Voters opt to forgo tax cuts but Christmas bonus will survive
Seen & heard: Wetherspoon boss plans Irish expansion as Dolan bids to buy Coppers
Paschal Donohoe will pay a full Christmas social welfare bonus this year in the forthcoming no-deal Brexit budget, the Sunday Times states.
Almost two-thirds of voters have said they would be willing to forgo budget tax cuts at a time of rising fears over the economic cost of a no-deal Brexit. According to the latest Sunday Business Post/Red C opinion poll, just 39 per cent said they wanted tax cuts and/or social welfare increases that benefit them personally. Instead, 61 per cent said they would prefer the Minister for Finance Paschal Donohoe to invest more in public services in next month’s budget, at a time of public housing shortages and long health service waiting lists.
Mr Donohoe will pay a full Christmas social welfare bonus this year, but will not repeat last year’s €5 increase in the pension, dole and carer’s allowance in the forthcoming no-deal Brexit budget, the Sunday Times states.
The same paper reports that Brexit will lead to the departure of 16 insurance companies operating from Britain and Gibraltar that write almost €1 billion of premiums a year in the Irish market, according to the Central Bank of Ireland.
“The Brexit exodus comes amid mounting concerns that a loss of capacity in key areas such as public liability cover is making some businesses uninsurable.”
Cairn Homes could sell thousands of additional apartments to institutional investors for use in the private rental market, rather than making them available to individual homebuyers, the Sunday Business Post reports.
The listed housebuilder has identified nine planned apartment developments and another which is under construction as potential private rental sector “opportunities”, having already completed two such deals in the past 15 months.
The paper also has a story on how Wetherspoon is willing to open up to 30 pubs in Ireland if it can find suitable acquisitions. It quotes the chain’s founder, Tim Martin, saying: “If things go well here, we might have 20 or 30 pubs here in 10 or 15 years.”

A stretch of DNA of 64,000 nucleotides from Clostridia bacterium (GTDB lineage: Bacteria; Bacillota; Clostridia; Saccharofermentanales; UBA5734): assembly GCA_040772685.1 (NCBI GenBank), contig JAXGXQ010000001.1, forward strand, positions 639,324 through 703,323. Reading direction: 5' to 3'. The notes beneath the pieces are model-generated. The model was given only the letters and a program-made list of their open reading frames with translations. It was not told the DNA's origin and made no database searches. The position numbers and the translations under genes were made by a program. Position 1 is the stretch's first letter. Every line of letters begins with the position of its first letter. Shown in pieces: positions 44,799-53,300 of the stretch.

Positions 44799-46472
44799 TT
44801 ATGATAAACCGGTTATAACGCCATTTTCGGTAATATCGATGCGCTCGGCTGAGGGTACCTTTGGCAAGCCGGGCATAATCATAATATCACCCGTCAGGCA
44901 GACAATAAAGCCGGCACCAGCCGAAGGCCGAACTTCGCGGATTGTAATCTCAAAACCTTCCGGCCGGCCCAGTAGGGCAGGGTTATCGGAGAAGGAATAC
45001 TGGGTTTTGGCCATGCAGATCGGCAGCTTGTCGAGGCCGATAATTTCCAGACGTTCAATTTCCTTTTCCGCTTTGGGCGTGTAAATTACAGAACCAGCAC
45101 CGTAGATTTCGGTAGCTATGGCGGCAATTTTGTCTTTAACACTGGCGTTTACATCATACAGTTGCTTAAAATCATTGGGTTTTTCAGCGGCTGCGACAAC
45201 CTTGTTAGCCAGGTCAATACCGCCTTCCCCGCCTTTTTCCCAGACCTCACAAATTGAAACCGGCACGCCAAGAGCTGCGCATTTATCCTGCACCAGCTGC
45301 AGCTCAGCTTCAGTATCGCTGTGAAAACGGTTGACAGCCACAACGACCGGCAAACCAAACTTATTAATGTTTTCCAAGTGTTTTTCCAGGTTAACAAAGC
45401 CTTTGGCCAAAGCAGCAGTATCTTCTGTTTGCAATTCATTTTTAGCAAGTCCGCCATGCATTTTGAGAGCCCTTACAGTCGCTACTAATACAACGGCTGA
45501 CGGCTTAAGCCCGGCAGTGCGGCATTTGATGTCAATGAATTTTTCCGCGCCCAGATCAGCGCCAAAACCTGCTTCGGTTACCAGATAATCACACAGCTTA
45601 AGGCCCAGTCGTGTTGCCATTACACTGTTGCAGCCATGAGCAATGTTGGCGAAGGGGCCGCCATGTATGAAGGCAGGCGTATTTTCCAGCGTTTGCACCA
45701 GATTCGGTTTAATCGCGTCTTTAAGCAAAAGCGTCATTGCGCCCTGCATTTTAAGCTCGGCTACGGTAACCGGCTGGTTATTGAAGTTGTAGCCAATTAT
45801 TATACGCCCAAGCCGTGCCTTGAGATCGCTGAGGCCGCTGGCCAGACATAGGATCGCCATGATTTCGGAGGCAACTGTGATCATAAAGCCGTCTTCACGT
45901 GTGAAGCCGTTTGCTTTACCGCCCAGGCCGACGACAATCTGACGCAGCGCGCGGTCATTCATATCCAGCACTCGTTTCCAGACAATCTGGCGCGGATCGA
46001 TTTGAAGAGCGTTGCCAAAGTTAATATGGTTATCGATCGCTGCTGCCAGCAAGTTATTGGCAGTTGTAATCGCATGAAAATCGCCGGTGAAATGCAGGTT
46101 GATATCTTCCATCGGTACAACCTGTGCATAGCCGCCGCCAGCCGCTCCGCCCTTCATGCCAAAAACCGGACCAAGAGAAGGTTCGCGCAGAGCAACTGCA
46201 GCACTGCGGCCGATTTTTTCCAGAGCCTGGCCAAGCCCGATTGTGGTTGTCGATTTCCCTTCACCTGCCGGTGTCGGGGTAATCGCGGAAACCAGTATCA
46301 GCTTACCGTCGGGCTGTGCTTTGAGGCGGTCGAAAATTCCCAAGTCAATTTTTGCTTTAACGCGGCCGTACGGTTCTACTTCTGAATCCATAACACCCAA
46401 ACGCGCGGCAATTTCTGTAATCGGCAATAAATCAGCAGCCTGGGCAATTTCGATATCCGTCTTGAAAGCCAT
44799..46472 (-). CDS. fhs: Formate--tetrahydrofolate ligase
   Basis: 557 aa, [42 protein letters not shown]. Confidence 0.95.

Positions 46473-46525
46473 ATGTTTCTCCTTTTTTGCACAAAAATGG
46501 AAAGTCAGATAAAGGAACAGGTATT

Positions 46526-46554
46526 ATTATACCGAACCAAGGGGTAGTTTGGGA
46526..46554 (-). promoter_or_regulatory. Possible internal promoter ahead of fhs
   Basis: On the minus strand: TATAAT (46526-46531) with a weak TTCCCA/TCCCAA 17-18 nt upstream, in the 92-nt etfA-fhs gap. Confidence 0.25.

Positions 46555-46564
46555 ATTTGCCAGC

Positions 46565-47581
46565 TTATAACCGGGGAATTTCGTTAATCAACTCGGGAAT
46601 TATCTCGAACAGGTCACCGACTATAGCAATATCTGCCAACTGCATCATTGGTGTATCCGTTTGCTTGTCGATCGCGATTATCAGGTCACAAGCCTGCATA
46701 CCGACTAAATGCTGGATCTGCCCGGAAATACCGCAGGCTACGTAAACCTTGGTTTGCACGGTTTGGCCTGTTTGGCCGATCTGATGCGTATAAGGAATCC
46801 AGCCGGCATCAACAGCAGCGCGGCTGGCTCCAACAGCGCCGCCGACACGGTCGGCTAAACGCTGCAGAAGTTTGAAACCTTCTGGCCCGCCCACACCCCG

The group is spending €2.5 million on a new pub on Waterford’s Broad Street and has acquired the former Carbon nightclub venue in Galway for a similar sum. It is also putting €4 million behind a super pub and 98-bedroom hotel on Dublin’s Camden Street.
Staying with the world of entertainment, bar and nightclub owner Colin Dolan is leading the bid to acquire Dublin’s Copper Face Jack’s pub, the Sunday Independent reports. Dolan, a nephew of the late showband singer Joe Dolan, is being backed by Alan McIntosh’s Emerald Investment Partners. He runs Cassidy’s pubs in Dublin among others.
The chairman of property group Green Reit, which is in the process of a sale for €1.34 billion to Henderson Park, is to be paid an extra €10,000 for each month in which he spends up to six hours working on the deal, according to a story in the Sunday Times.
Gary Kennedy and three independent non-executive directors of Green Reit are receiving extra fees for work on the process. Green Reit said the payments were in recognition of “significant additional duties” relating to the sale.
Finally, the rollout of high-speed broadband to rural Ireland has been further delayed, Minister for Communications Richard Bruton has confirmed, according to the Sunday Independent. It says the plan was to have the final contract with Granahan McCourt consortium agreed in time for an announcement at this week’s National Ploughing Championships. However, this will not now happen.